In his speech, The Making of the U.S. Constitution, Gordon Wood discusses the history of how the U.S. Constitution came to be. He explains what factors contributed to its making and what the general consensus was about it during the time. He explains that the reason the constitution was created was because the government needed more power. Why did the government need more power? In short, to unify the 13 states and make life, in general, easier for its citizens, officers, artisans, and even to help with commercial interests (Wood, 2012).
Gordon Wood explains that the reason that the new Federal Constitution was considered a “radical experiment” was because it was giving the government power. Very few people wanted to have a government with power, seeing as they had just escaped from under Britain’s rule (Wood, 2012). Additionally, when the Articles of Confederation were first written, the first goal was to limit the powers of the central government” (Ginsberg et. al., 2013 pg. 42). However, these framers sought a government that seemed to defy this ideal of a limited government, they wanted a strong government and they wanted to “prevent what they saw as a threat posed by the ‘excessive democracy’ of the state and national government under the Articles of Confederation” (Ginsberg et. al., 2013 pg. 49). This ideal that the framers had in mind is unsurprisingly “radical” relative to the ideals of the time.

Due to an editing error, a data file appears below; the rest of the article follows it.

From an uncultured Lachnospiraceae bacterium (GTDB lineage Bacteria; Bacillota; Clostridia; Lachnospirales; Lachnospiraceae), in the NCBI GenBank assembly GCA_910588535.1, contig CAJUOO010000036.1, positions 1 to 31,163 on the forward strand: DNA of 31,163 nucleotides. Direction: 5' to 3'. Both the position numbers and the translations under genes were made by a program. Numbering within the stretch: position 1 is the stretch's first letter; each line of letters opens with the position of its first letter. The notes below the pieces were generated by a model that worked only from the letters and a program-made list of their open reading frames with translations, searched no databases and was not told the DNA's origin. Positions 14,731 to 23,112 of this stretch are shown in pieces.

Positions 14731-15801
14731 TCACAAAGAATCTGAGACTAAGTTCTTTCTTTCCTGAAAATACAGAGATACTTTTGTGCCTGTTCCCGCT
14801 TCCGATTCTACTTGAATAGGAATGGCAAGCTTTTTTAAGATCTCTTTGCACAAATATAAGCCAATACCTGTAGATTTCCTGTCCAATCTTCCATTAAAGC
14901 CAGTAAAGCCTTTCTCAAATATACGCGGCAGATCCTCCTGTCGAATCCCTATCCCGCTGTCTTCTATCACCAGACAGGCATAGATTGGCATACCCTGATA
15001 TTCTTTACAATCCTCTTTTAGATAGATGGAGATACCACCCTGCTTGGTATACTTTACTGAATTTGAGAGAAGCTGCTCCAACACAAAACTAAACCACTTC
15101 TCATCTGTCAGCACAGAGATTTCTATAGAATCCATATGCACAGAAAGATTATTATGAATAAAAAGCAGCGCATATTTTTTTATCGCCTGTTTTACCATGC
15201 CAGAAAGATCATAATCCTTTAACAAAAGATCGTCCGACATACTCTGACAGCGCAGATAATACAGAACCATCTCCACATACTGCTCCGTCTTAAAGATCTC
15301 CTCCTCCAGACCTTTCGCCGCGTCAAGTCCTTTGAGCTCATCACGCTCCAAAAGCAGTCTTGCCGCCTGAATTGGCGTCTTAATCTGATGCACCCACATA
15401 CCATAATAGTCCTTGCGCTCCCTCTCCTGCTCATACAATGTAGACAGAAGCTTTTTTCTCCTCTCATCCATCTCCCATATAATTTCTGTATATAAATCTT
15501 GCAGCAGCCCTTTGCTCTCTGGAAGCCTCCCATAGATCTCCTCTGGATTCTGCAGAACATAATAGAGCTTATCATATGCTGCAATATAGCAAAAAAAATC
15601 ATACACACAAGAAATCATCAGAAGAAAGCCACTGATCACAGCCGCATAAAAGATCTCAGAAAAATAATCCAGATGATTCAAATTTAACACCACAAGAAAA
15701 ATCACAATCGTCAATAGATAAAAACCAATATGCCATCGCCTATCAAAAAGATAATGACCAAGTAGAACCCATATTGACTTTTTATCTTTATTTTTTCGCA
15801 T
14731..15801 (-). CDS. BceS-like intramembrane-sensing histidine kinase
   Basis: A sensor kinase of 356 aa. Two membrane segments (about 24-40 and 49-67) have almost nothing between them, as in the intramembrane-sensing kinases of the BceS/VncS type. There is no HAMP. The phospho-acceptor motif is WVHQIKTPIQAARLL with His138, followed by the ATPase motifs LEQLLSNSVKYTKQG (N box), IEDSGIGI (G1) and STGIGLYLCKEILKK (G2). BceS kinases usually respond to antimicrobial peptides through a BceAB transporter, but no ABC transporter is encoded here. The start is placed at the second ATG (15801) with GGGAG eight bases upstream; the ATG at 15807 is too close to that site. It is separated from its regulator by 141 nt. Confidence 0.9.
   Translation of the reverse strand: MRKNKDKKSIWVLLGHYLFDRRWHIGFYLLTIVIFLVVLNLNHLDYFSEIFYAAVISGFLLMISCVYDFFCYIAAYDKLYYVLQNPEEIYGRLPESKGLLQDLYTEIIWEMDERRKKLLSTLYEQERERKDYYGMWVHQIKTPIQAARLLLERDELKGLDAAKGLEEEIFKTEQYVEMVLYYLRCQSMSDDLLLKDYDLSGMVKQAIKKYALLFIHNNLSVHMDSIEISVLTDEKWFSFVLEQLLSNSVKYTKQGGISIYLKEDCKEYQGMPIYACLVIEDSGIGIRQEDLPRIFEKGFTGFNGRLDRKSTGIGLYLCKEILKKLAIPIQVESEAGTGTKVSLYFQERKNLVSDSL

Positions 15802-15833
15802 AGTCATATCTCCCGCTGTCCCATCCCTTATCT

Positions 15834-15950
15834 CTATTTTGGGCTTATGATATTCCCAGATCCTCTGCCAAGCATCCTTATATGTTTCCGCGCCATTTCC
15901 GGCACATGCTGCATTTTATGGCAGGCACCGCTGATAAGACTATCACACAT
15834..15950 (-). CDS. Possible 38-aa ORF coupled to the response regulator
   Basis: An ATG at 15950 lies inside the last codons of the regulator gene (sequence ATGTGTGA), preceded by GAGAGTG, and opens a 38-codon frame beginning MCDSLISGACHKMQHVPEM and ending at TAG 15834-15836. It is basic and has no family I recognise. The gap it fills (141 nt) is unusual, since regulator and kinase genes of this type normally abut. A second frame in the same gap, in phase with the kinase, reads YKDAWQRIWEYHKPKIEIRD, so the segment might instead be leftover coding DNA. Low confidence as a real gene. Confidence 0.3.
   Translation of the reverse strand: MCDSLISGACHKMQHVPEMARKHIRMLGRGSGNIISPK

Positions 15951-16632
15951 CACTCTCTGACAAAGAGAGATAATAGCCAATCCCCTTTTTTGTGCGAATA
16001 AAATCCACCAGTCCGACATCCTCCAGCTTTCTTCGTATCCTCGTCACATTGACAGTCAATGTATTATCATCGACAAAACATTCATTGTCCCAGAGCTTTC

What are his main arguments and evidence?
Gordon Wood’s speech seems more informative than argumentative. However, I can say that he was arguing that there w...
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...eemed more a hindrance to a solution than a recipe for effective governance” and there still appears to be some debt over the role of government in regards to what it “should do and how far it should do to reduce the inequalities within our society and political system” (Ginsberg et. al., 2013 pg. 37, 23). While this particular debate is over fixing inequalities, I believe that it still demonstrates how we, as a country, still struggle to decide what the role of government should be. Lastly, we read in the textbook that “in 2012, 57 percent of people disagreed with the idea that the ‘government is really run for the benefit of all the people’”, and 62 percent of people felt that elected officials did not care about what they think. (Ginsberg et. al., 2013 pg. 8). This survey really goes to show exactly how much Americans believe in the framer’s “radical experiment”.
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